The clock showed 1am and the rain had been falling for hours, but as Telefonica Blue limped home last into Rio de Janeiro this morning they delivered a lesson in positive thinking.
"There's a lot to be pleased about," said skipper Bouwe Bekking.
"We are definitely able to challenge Ericsson 4," added navigator Tom Addis.
For an outsider it would have been easy to imagine the last 42 days, 22 hours, 55 minutes and 12,300 miles had been a glory procession for the Spanish team.
The reality, though, was anything but and the misery started before the start-gun had even fired in Qingdao.
They hit a rock in the pre-start, forcing them to return to port for 19 hours to assess and repair the damage. They then returned to the water, commenced the chase and, having finally caught the fleet, broke their forestay in the Southern Ocean, meaning they could not operate at 100% at a vital stage.
Added to a list of woes that included a severely delaminated mainsail and damaged check-stay - not to mention the submission of second place on the overall leaderboard to PUMA, as well as the increased deficit to 13 points against Ericsson 4 - it could be considered a trip to forget.
"It's a long way to go if you're not winning," said Michael Pammenter. "But these guys are all good professionals and got on with the job. We looked at the GPS and we actually sailed about 14,000 miles, a really long way. We all had frustrating moments, but you have to look beyond that. We had some bad luck but that's how it goes."
In parts, though, it was more than bad luck. Once past the first scoring gate, the team dived further into the Southern Ocean than anyone else and Addis admitted it was a strategic error.
"It wasn't the right move," he said, before praising the decision of Ericsson 3 to stay north in a move that ultimately won the leg. "Ericsson 3 made a fantastic call. We all saw that as a very risky option and thought we'd play it safe."
The team proceeded to head south, reaching the latitude of 42 degrees south - Ericsson 3 were a full eight degrees further north - when their forestay broke on March 6. Addis revealed the limitation posed, explaining: "Anything below 10 knots you are fully on the pace because we had our masthead zero sail.
"But anything between 10 and 20 knots we were probably three knots slower and forced to go probably 10 degrees lower upwind. Any upwind and close reaching we were really struggling until the breeze got right up. It was a big deal."
The damage occurred in the heart of that wind range, meaning Ericsson 4 and PUMA, who had also committed to that region of the course, were able to escape while Blue suffered.
"We lost the forestay at the worst time," Addis continued. "We were in that corner, Ericsson 4 managed to get out of there but we lost the forestay when we were at our maximum south. We got the shift we were after, but we couldn't do anything with it. We could have got out of there with Ericsson 4 and PUMA, maybe 70 miles behind if it hadn't gone."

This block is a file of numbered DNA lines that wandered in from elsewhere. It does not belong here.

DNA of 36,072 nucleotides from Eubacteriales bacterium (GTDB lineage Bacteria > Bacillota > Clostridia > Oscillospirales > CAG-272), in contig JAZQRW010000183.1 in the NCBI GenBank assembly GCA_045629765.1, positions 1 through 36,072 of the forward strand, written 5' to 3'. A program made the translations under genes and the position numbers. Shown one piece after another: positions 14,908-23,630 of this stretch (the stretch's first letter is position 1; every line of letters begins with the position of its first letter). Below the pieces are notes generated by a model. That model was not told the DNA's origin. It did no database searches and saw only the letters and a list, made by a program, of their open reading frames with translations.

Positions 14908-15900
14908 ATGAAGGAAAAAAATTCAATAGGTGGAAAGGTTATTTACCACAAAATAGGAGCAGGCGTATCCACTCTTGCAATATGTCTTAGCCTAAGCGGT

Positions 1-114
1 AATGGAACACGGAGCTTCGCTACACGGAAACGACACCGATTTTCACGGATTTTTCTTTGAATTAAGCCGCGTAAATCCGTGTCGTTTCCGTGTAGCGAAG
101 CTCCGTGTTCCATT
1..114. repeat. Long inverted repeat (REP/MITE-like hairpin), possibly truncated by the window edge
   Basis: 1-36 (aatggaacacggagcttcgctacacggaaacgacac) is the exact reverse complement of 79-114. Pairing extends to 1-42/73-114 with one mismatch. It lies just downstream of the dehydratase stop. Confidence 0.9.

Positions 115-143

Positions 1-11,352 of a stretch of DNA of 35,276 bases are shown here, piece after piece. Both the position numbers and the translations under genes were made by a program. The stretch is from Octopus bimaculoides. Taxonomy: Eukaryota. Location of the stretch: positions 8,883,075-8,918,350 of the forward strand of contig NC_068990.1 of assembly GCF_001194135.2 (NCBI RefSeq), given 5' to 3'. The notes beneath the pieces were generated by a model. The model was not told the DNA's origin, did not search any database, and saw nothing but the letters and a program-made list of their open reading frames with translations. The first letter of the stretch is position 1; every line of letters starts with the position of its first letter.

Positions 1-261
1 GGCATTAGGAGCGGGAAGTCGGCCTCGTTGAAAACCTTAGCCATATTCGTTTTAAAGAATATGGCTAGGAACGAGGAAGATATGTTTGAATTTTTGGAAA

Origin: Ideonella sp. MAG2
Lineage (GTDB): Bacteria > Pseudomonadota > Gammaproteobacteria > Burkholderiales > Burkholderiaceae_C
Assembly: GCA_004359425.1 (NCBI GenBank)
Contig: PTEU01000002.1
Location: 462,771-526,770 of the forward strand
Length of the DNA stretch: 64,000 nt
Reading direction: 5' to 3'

Bekking does not know what caused the forestay to break. "We don't know at all why," he said. "We replaced it in Singapore and it just snapped. You never know with that kind of thing. The whole boat is rope or carbon and the only piece of metal on the boat breaks, so there you go."
Thereafter they regularly closed on fourth-placed Green Dragon, but never quite enough to reverse the positions.
It has expanded the gap between Blue and Ericsson 4, while PUMA now hold a 2.5-point cushion on the leaderboard. But there was little trace of despair at dockside. "It's just great to be here after a long leg," said Bekking.
Besides, he and his crew-mates took some positives from the experience.
"We feel really happy with how we went, especially leaving China when we were in the similar conditions and how well we were going," Bekking said. "That feels good.
"I think we have a really good chance (to win overall) actually," he continued. "I think Ericsson 4 will be scratching their heads a little bit because they haven't been winning the last three legs. They are definitely beatable I think and they might start worrying a little bit because the other boats have improved a lot."
Bekking also revealed the team's new, bigger rudders improved performance.
"Huge improvement on the reaching," he said. "I can't give a percentage but it felt really good and upwind as well."
Addis thinks they will come into their own on the next leg to Boston. "The next legs are reaching, and those are strong points for us," he said. "We are one of the quickest like that. Downwind Ericsson 4 have a small edge, but the next leg should be about reaching."
Bekking revealed the team is also considering seeking redress for the 19 hours lost after the collision with the rock. "We'll make a decision in the next 24 hours," he said, before hugging his family and dancing a conga with the local samba girls.
It was a positive tone to round off a torrid leg. As Bekking said: "There's more racing ahead."